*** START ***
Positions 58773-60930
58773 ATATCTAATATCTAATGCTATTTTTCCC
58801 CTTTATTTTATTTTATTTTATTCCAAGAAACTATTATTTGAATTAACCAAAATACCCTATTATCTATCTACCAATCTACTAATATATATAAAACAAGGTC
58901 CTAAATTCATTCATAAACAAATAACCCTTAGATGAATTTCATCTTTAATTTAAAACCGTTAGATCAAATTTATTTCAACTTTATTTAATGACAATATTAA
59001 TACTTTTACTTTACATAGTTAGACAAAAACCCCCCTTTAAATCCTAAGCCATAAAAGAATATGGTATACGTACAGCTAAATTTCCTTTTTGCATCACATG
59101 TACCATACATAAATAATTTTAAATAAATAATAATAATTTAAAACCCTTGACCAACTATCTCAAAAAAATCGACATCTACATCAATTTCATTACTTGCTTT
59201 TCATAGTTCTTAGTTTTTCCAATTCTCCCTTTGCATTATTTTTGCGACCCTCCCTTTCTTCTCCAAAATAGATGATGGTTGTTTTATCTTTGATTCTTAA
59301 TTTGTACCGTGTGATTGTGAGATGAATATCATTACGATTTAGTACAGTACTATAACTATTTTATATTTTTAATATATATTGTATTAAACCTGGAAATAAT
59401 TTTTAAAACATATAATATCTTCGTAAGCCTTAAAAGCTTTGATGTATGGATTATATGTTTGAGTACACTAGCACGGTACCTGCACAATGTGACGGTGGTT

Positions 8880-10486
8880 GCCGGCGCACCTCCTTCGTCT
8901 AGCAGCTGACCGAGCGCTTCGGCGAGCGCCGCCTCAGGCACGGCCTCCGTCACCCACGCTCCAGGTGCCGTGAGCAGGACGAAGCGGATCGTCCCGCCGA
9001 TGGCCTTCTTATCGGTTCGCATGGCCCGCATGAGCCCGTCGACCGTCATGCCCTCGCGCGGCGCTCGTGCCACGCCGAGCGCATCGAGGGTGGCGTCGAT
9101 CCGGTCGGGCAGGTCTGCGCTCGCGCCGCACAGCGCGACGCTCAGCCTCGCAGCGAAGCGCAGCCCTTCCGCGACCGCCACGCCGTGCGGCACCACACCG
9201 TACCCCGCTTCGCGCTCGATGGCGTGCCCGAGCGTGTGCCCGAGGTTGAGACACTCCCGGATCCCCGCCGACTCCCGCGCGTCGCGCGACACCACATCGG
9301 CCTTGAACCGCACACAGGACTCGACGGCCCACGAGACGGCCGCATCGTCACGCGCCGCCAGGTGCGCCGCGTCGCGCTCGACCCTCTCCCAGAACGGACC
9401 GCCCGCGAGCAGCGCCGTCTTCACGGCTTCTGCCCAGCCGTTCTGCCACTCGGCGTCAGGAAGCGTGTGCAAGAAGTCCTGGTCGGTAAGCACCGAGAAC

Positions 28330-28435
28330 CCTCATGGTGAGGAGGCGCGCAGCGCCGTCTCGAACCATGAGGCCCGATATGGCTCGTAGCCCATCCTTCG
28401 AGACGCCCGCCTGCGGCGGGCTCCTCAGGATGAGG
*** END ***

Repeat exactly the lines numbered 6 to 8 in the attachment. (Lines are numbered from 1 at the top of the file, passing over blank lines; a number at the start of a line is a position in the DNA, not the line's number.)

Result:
59101 TACCATACATAAATAATTTTAAATAAATAATAATAATTTAAAACCCTTGACCAACTATCTCAAAAAAATCGACATCTACATCAATTTCATTACTTGCTTT
59201 TCATAGTTCTTAGTTTTTCCAATTCTCCCTTTGCATTATTTTTGCGACCCTCCCTTTCTTCTCCAAAATAGATGATGGTTGTTTTATCTTTGATTCTTAA
59301 TTTGTACCGTGTGATTGTGAGATGAATATCATTACGATTTAGTACAGTACTATAACTATTTTATATTTTTAATATATATTGTATTAAACCTGGAAATAAT